What is 'wet wood' and why does the Welsh Government want to ban it in homes?

  • ITV Wales Rural Affairs Correspondent Hannah Thomas reports from Tongwynlais

Concerns have been raised over the impact wood burners are having on clean air, particularly in urban areas.

Log burners have become increasing popular, with the number of households who have them doubling in the last decade.

But the Welsh Government wants to ban certain types of fuels for the home-heating devices because it says they are particularly bad for the environment - and for us.

Tongwynlais cafe owner Dave Vater relies entirely on log burners to heat his business because the property is off-grid.

Log burners have become increasing popular, with the number of households who have them doubling in the last decade.

"The building's got no gas, there's no mains water either. The only heating we've got is from the wood burners," Mr Vater said.

"[The customers] love the log burners. They sit in front of them to have their cup of coffee."

  • What is wet wood?

In the simplest terms, wet wood is wood with a higher moisture content. Although all wood has moisture in it, wet wood typically has a moisture content of more than 20%

According to Lekto Woodfuels, it is less efficient than burning dry wood because it takes longer to burn due to the higher temperature needed to burn off the moisture.

Burning wet wood also releases harmful pollutants that are bad for the environment and for public health more generally.

  • Is burning wet wood bad for us?

The Welsh Government admits in its own 'Explanatory Memorandum' of the 'The Environment (Air Quality and Soundscapes) (Wales) Bill 2023' that it needs to do more to reduce emissions.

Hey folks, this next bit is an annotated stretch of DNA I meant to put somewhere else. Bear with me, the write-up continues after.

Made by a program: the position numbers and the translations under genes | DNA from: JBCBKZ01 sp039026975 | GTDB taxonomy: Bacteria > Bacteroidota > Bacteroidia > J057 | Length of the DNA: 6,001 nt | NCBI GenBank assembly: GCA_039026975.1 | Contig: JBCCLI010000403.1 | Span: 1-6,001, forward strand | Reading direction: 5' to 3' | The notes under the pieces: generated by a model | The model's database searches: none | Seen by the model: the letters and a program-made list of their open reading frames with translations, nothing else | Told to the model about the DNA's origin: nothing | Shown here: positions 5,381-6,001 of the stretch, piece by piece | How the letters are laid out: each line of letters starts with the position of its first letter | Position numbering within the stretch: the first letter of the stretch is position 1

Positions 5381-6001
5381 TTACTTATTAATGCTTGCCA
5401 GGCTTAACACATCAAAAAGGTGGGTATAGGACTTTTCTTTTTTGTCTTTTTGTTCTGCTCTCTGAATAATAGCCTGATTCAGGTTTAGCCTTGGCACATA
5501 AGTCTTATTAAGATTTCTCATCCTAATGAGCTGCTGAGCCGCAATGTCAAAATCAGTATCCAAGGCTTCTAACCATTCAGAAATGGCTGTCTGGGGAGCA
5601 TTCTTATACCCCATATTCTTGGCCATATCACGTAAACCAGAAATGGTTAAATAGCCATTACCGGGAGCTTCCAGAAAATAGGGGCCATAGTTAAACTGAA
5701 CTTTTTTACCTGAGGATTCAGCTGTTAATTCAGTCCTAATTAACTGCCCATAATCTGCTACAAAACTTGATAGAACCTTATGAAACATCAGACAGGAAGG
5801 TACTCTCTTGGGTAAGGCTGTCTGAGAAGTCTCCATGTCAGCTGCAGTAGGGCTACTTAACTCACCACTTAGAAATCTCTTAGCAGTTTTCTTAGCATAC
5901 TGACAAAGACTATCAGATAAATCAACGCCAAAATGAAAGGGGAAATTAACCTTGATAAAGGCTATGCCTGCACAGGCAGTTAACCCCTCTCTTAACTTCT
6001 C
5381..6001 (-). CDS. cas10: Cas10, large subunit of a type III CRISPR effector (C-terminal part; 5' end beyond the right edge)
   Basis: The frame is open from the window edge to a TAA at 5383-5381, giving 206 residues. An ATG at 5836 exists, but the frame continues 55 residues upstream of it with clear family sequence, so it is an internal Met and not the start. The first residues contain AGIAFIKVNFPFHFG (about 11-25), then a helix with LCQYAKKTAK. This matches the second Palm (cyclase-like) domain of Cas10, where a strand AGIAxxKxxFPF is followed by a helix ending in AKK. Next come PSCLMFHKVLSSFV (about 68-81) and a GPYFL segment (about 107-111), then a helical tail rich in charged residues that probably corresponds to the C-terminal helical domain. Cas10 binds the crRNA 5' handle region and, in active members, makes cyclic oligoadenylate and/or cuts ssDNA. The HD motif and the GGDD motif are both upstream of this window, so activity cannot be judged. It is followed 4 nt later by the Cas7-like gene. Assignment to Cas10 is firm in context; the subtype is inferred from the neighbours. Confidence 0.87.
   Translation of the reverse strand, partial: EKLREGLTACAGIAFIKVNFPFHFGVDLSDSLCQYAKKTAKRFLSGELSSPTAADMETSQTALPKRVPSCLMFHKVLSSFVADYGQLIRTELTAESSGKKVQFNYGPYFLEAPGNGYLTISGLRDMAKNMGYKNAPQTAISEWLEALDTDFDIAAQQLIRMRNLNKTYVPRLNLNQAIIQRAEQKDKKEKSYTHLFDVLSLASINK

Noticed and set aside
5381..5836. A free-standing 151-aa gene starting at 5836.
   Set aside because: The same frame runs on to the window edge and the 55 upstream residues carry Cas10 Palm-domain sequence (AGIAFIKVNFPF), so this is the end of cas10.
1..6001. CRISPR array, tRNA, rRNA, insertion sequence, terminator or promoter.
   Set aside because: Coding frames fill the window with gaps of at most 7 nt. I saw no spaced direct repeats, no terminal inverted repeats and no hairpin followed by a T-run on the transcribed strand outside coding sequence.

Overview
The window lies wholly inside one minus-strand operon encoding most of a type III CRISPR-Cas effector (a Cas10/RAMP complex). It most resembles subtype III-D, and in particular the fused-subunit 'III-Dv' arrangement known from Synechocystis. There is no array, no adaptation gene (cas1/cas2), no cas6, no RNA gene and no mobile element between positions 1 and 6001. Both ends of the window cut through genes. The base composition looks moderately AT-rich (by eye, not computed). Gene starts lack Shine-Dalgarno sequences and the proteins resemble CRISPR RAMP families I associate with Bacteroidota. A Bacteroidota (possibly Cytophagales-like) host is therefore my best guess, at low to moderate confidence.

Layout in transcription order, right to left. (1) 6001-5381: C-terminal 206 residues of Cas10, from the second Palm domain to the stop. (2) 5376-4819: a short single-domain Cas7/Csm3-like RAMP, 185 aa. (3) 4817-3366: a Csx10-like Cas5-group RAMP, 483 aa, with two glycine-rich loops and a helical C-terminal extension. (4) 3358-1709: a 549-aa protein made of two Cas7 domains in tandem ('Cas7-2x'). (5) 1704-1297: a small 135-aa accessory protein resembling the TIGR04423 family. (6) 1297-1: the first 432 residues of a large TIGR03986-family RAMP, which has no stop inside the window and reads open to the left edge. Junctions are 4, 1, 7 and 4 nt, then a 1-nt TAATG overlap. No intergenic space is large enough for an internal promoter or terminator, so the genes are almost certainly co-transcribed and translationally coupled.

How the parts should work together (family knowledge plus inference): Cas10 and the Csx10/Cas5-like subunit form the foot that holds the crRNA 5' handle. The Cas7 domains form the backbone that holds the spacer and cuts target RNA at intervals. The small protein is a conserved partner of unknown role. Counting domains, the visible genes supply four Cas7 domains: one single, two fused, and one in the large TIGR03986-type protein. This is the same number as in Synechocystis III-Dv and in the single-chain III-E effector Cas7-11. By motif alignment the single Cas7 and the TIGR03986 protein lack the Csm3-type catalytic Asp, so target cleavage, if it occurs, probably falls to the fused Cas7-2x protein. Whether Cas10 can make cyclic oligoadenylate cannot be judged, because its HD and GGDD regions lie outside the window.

Domestic and commercial burning of solid fuels is estimated to be the largest contributor to fine particular matter (PM2.5) in Wales.

An increase in the use of wood burning stoves, particularly in urban areas across Wales, has coincided with a rise in these emissions, according to the Welsh Government.

PM2.5, or 'particulate matter' as it's sometimes called, is defined by the World Health Organisation (WHO) as a "common proxy indicator for air pollution" consisting of sulfates, nitrates, ammonia, sodium chloride, black carbon, mineral dust and water.

In other words, it's a good way to measure how bad the air around us is for us to breathe due to how polluted it is.

The WHO said air pollution is estimated to have caused 4.2 million premature deaths worldwide in 2019.

Wet wood is wood with a higher moisture content, typically of more than 20%.

Campaigners say it's essential that wood stove owners burn cleaner fuels.

According to Asthma and Lung UK Cymru, breathing in these pollutants over several years can increase health risks from lung diseases including cancer.

Joseph Carter, head the charity, said: "Burning wood and burning coal is an incredibly inefficient way of heating your home.

"It's really bad for the environment and really bad for our health and air pollution as a whole leads to the early deaths of nearly 2,000 people in Wales every year."

  • What is the Welsh Government saying?

The Welsh Government says its Clean Air Bill will help prevent pollution but it will not be banning log burners.

A spokesperson said: "The Environment Bill is not banning log burners.

"It will however reduce the impact of incorrect fuel or storage and increase good practice on lighting and burning techniques. This will help to prevent pollution from log burners.

"We are mindful of the potential impact any prohibition or restriction, predominantly on wood burning, may have on fuel poverty."

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